Disney is opening a new theme park right next to Disneyland, called Disney's California Adventure, on February 8, 2001. As Disneyland Annual Passholders, we were allowed to purchase tickets to a "Preview Day" at the park - Monday, January 29. We've been watching the construction of the park for the last 3 years, so we've been very interested in seeing what the real thing is going to be like.
With a name like "California Adventure", it's probably not too hard to guess that the park is themed to the Golden State of California. :-) The park is divided into 4 different areas: Sunshine Plaza (the entrance), Golden State, Paradise Pier, and Hollywood Pictures Backlot.
There are some attractions (MuppetVision, It's Tough to Be a Bug) that are identical to the ones at Walt Disney World in Florida, and some that are re-creations of old amusement park attractions (the Sun Wheel, The Stinger), and some that are uniquely Disney (Soarin' Over California, California Screamin').
We also attended a Sneak Preview of DCA on January 19th, but that was at night, and we didn't have a chance to really see the park, though we did have time to experience some attractions that we did not have time for on Monday. So this trip report is kind of a combination of both those trips. At this point we've experienced almost all of the attractions and shows, and so we've rated them in these pictures - thumbs up, thumbs down, or so-so.
Monday was cloudy and chilly (yes, for us chilly means highs only in the 50s. :-) ), though the sun came out a little in the afternoon.
We arrived at the park a few minutes before the 10:00 opening, and got our special Annual Passholder's Preview pin as we walked through the gate. Cool!
As you walk through the "Sunshine Plaza" the first thing you see is a 50 foot sun and the perpetual wave fountain. On sunny days there are these reflector thingies located opposite the sun that reflect the (real) sun's light towards the center of the sun sculpture. We did get to see that later in the day, and it's very striking. (Lee's note: The "reflector thingies" are called heliostats, they are programmed to not only track the sun but to move slightly every few seconds so that the solar highlights on the titanium covered sun sculpture move - turning it into a live sculpture. Also, you didn't really mention how "cool" the perpetual wave fountain is and that there is lots of nice seating here to just enjoy the show. This will be the place to meet people - like the circle in front of the castle in DL.)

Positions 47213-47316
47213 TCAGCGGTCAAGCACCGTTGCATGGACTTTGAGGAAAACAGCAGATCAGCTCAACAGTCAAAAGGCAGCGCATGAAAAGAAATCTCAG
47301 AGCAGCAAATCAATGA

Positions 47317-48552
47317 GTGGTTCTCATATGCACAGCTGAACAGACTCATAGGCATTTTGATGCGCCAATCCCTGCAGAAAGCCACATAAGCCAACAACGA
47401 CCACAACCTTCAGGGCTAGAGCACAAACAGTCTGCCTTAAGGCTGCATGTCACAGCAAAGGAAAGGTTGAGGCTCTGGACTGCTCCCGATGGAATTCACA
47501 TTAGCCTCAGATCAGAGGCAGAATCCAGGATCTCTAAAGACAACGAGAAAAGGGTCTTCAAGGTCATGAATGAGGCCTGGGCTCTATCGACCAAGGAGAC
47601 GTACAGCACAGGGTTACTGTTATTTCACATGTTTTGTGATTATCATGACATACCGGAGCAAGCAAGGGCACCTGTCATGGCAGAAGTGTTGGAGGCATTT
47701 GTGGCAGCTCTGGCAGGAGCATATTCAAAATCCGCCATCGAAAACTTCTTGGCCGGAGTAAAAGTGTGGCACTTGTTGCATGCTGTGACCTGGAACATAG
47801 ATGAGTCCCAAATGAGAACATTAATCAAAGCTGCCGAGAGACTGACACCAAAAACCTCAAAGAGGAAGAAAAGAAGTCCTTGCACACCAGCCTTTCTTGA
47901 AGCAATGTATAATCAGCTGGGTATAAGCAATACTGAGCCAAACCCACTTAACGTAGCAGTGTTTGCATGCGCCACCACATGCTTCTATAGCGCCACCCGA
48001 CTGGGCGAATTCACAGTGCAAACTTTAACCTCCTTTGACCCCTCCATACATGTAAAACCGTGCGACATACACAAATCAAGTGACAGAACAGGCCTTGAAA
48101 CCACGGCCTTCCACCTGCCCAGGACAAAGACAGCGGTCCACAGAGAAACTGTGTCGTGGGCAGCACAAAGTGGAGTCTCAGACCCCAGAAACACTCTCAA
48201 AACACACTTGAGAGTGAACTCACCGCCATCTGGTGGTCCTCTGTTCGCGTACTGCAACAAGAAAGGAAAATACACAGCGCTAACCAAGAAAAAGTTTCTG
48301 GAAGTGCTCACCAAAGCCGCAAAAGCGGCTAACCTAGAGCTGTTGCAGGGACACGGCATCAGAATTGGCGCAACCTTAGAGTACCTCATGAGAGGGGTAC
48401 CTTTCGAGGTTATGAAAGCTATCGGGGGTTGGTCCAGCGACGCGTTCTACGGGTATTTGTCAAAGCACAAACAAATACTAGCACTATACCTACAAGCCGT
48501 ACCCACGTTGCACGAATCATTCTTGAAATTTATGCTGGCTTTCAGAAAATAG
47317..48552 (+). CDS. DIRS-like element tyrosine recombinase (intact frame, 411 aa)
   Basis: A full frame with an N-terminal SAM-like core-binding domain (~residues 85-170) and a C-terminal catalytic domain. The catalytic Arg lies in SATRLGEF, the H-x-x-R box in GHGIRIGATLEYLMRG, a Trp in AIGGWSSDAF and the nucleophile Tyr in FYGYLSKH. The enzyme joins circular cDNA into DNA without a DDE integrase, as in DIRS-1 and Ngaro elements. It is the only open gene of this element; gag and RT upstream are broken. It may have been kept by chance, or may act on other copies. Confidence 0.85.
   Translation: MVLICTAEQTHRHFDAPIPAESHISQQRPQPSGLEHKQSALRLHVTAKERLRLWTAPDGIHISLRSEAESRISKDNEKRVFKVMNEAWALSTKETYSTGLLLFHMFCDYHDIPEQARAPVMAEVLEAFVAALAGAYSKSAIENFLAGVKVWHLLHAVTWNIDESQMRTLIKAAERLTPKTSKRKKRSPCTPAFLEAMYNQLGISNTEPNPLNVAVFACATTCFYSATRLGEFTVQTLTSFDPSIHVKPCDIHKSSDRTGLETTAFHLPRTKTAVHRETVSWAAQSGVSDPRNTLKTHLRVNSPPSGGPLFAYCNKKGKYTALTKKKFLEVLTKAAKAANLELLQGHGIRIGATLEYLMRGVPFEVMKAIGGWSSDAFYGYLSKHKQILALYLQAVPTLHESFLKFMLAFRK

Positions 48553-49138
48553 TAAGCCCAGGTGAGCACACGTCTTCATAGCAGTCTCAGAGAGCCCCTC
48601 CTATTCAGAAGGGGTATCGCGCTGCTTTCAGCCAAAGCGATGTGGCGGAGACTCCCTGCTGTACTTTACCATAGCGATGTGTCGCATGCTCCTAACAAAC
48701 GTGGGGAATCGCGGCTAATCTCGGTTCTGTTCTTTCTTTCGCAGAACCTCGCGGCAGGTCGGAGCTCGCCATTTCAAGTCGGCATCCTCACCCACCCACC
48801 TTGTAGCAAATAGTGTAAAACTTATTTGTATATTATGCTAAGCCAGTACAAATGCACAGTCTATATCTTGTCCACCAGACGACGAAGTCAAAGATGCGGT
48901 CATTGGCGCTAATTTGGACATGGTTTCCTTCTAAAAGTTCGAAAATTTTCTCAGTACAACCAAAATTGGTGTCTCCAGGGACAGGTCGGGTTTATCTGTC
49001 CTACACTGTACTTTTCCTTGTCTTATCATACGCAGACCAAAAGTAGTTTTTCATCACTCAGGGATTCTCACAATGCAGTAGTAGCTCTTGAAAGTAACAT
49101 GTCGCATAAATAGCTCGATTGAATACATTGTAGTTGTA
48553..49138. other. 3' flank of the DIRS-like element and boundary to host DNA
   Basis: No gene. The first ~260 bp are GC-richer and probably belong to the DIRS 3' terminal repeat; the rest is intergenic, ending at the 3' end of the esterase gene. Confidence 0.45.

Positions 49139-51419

If you look back towards the entrance, you can see the "Golden Gate Bridge" with Disneyland's Main Street Train Station in the distance. The bridge is actually part of the monorail track - it's a little bit surprising the first time you see the monorail go across the bridge! :-)
The first area we headed for was
Paradise Pier, so we could ride
the roller coaster - California Screamin'. We had about a 15 minute
wait. Woo hoo! This attraction got 3 thumbs up - from Lee, me AND
Tigger. It's VERY smooth, and has lots of turns and drops - and of
course the loop around Mickey's head. :-) There's music playing in your
ear as you ride - nothing I recognized, but it's appropriately
"beachy". It's also a pretty long
ride, both in track (over a mile of track) and time. I like it much,
much, better than Rock N' Roller Coaster at the Studios in Florida.
It was exhilarating, and we rode it twice - first thing in the morning,
and the last thing we did before we left that night.
We tried the Sun Wheel next. This is an attraction inspired by something similar on Coney Island. Hmm...how does one describe the Sun Wheel? It's kind of like a 150' ferris wheel, except that 16 of the 24 gondola cars are on their own tracks (shaped kind of like a trapezoid), and slide in and out on their tracks and swing as the wheel moves around. You can sort of see the tracks in this Paradise Pier picture. We chose to do the "Swinging Gondolas" rather than the stationary ones, which meant we waited quite a bit longer - about 35 minutes. No FastPass for this attraction, which surprised me, and the queue area was NOT sufficient to handle the crowd, which spilled out onto the boardwalk.
Anyway...you get a really nice view
from up there, but it's kind of a shock when your car all of a sudden
starts sliding towards the outside of the wheel! :-) It takes one
revolution of the wheel (8 stops - they load 3 cars at each stop) to get
all the cars loaded, and then you get one uninterrupted revolution of
the wheel, and then the stops/starts as they unload/reload. It takes 10
minutes or so. 3 thumbs up initially (Tigger liked the swinging a lot),
though I think Lee has since revised his vote to be so-so.
We went next door to the "Maliboomer" - DCA's answer to the Tower of Terror, I guess. Though I think it's exactly like Dr. Doom's Fearfall at Universal's Islands of Adventure. You're strapped into a seat and then launched 100 feet or so into the air, then you bounce up and down a bit until you come back to the ground. The launch is quite a rush! It's fine for what it is, and got 3 thumbs up from us (Tigger loves *anything* that bounces!), but don't expect the Tower of Terror.
This was another place we waited in line for 30 minutes - no FastPass in sight, though at least the queue was more than sufficient for the crowd. AFTER the fact we discovered that there's a singles line.
I'll digress for a moment to comment on the music - the Paradise Pier area
is themed like a seaside California amusement park (there's even sand around
the base of the roller coaster), and the music
playing in the background was instrumental arrangements of well-known
Beach Boys, Mamas and the Papas, etc. tunes. It seemed very appropriate
for the area. Lee reminds me that both on Monday and when we were here
on the Sneak Preview Night there was a mobile rock band driving around
in a vintage car (El Camino, maybe?) and stopping at various places
around Paradise Bay to play. That type of entertainment is something
that we've always really enjoyed at Epcot, and thought there wasn't
enough of at Disneyland.